Trump's Slide Leaves Republicans Anxious About Holding Control of Congress

The Republican nominee's third major campaign shakeup this week did little to assuage concerns among strategists.

Paul Manafort speaks with the press during an election night event in New York on April 19, 2016.

Photographer: Victor J. Blue/Bloomberg

A campaign that Republican leaders have been praying will soften its rhetoric is now led by Stephen K. Bannon, the chief of the scorched-earth Breitbart News. A candidate who bragged during the primary about having no need for pollsters now has one, Kellyanne Conway, as campaign manager. And campaign chairman Paul Manafort, a Washington insider who worked to repair and strengthen ties with Republican leaders, is out.

The resignation of Manafort on Friday completed Donald Trump's third major staff shakeup this year, but it also signaled a new phase of uncertainty for Republicans nervous about maintaining control of Congress.

Trump's polling slide since the July party conventions has led to diminished standing of Republicans in competitive Senate races. The nonpartisan Cook Political report shifted five race ratings this summer—all toward Democrats. The GOP is likely to lose four to six Senate seats, said Cook analyst Jennifer Duffy. Democrats need five to secure the majority; four if Hillary Clinton wins the presidency.

The harsh reality for down-ballot Republicans in tight races is that the Trump campaign is dragging down their prospects, and despite the shakeup they're being urged by some strategists to distance themselves from the nominee.

"Trump won't be making any attempt to unify the party, which may make it easier for down ballot Republicans to distance themselves from Trump and for the RNC to shift resources away after the first presidential debate," said Texas-based Republican strategist Matt Mackowiak, reacting to this week's shakeups. "The Senate majority was in danger all along, but now it really looks tough."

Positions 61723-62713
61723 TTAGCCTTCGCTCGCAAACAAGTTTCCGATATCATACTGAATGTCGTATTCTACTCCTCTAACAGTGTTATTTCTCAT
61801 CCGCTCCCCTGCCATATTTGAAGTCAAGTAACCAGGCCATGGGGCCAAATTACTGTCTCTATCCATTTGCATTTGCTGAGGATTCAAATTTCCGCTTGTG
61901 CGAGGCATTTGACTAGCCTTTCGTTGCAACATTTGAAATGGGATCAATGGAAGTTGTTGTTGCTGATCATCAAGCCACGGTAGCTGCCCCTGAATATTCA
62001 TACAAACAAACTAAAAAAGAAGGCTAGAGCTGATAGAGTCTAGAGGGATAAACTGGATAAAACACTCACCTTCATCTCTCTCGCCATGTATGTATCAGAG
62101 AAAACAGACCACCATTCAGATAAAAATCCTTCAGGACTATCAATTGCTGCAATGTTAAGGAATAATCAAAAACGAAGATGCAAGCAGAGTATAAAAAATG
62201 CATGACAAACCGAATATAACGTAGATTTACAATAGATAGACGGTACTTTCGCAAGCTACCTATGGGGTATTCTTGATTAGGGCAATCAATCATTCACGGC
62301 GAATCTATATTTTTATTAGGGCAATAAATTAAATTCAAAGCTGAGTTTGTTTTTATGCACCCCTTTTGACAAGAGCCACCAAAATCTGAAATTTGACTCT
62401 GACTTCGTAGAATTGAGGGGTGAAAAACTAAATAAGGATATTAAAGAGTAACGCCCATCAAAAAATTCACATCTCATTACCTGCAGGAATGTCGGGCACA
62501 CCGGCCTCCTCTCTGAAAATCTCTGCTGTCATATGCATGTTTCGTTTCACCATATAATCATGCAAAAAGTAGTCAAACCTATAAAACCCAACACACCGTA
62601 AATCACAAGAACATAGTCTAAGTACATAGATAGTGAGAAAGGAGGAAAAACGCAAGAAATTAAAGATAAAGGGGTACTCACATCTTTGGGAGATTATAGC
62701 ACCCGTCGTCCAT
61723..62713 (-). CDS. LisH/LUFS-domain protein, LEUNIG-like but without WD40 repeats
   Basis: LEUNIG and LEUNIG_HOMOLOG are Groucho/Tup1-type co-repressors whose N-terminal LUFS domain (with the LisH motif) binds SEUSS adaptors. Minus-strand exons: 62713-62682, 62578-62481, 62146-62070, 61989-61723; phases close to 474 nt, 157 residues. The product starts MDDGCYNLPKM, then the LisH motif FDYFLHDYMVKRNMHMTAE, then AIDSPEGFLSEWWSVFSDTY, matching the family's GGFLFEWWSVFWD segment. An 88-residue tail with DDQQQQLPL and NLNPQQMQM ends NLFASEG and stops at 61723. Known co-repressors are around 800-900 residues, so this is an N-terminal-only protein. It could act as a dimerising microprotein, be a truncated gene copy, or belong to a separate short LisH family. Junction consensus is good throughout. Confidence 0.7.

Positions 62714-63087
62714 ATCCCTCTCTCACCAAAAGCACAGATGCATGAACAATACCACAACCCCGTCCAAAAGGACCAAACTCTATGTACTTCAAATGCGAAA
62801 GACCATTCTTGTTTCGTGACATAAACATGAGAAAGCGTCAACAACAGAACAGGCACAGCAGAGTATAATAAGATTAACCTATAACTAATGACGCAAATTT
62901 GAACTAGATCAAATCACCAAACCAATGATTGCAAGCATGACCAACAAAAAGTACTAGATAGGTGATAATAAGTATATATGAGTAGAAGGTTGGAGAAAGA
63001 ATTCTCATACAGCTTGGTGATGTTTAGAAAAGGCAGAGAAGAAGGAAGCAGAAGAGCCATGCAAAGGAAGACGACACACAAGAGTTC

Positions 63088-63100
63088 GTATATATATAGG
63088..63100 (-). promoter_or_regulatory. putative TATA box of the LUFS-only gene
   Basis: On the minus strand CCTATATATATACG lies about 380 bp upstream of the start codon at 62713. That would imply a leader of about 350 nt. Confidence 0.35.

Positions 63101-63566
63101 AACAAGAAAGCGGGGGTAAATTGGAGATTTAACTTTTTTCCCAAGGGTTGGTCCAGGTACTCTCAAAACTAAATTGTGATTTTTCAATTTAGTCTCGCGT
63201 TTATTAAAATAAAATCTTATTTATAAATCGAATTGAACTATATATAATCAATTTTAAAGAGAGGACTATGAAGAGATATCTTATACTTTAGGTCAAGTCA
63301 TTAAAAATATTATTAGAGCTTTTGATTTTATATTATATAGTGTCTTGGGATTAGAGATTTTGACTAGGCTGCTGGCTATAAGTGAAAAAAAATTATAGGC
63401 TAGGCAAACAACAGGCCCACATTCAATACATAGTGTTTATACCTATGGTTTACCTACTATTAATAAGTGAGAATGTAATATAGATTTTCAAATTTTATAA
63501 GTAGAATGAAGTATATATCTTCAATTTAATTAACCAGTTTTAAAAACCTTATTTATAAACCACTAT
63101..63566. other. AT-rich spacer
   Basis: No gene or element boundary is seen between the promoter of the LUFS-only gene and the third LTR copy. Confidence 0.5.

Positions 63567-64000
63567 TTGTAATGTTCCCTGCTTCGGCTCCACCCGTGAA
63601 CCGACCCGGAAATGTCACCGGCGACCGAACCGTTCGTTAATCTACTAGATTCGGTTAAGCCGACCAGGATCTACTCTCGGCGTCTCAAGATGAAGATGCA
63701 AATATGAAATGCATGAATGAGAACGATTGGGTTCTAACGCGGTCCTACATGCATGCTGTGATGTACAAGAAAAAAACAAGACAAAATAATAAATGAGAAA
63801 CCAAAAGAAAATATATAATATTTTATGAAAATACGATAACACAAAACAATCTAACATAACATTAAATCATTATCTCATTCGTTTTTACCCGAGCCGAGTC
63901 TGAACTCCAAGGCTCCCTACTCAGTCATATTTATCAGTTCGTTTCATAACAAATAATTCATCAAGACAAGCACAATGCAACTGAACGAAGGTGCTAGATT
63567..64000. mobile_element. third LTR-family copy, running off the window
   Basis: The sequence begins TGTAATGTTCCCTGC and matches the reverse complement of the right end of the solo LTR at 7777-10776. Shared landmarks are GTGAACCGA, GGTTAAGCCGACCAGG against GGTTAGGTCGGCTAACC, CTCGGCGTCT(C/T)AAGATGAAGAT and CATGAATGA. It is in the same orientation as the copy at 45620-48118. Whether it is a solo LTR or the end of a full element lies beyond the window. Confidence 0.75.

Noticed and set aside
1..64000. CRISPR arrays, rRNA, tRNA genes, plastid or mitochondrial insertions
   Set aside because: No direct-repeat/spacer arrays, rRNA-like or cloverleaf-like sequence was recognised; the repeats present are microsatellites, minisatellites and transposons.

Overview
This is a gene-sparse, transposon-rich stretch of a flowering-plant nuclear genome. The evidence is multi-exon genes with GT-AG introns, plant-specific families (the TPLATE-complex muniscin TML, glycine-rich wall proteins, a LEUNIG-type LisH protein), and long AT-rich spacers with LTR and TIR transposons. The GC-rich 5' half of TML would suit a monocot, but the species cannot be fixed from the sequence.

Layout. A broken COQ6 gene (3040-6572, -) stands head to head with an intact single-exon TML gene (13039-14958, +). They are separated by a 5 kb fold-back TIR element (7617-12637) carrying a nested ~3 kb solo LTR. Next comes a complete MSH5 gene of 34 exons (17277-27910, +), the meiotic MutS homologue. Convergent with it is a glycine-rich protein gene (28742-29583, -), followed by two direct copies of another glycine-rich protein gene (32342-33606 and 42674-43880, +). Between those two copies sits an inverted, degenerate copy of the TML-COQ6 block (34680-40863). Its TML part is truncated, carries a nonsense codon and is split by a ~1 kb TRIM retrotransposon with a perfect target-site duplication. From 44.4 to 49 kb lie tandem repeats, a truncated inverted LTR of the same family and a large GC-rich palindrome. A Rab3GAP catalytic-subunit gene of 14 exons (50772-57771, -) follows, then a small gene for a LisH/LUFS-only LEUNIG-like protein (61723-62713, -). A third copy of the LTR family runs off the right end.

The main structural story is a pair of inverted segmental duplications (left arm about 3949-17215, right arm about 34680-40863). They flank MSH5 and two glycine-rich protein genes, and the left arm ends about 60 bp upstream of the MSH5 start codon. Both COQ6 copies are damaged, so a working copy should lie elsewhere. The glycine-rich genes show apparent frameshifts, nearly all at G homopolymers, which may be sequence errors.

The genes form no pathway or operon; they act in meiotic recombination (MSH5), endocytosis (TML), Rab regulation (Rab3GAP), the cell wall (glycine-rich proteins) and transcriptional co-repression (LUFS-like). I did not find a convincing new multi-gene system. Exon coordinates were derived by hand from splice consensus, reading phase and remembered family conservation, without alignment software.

In the House, Republicans are currently projected to lose between 10 and 20 House seats, said David Wasserman, an analyst for the Cook Political Report. Democrats need to pick up 30 seats to win the majority, which Wasserman describes as "not unthinkable, but it's unlikely" under current circumstances.

"As for what the changes in [Trump] personnel do—nothing. Everyone keeps expecting some new Trump to emerge. That other persona doesn't exist," said Rory Cooper, a Republican communications strategist who opposes Trump. "Trump will be Trump and that threatens the Republican grip on Congress and in other state and local races."

Some Republicans see a ray of hope in Trump's latest attempt at charting a new course by making a rare statement expressing "regret" Thursday night for some of his rhetoric that "may have caused personal pain."

"The Republicans in the House will maintain the majority as long as they keep their focus on the people instead of the politics," Representative Mark Meadows of North Carolina, a member of the hardline Freedom Caucus, told Bloomberg Politics.

"Manafort's resignation will have far less impact on the presidential race and down ballot candidates than Donald Trump's speech in North Carolina yesterday," he said. "His willingness to admit he has said things he shouldn't have said and made mistakes is of far greater concern to voters than who runs a campaign."

Stuart Stevens, a Republican strategist involved in down-ballot races this cycle, fretted that if a new Trump ad on immigration reflects the direction of the campaign, Republicans could sink to the single-digits among Hispanics in battleground states like Florida in this election cycle and severely damage the party's appeal in future ones as well. 

"It's a disaster," said Stevens, an outspoken critic of Trump.

But Trump-allied Republicans saw the latest shakeup as a reason to believe that Trump was serious about eliminating distractions that threatened his chances, like scrutiny of Manafort's work for pro-Russian politicians in Ukraine.

"Look at how many generals President Lincoln had to go through during the the Civil War," said Representative Tom Marino of Pennsylvania, one of the first House Republican to back Trump. "This is a war."

—With assistance from Billy House

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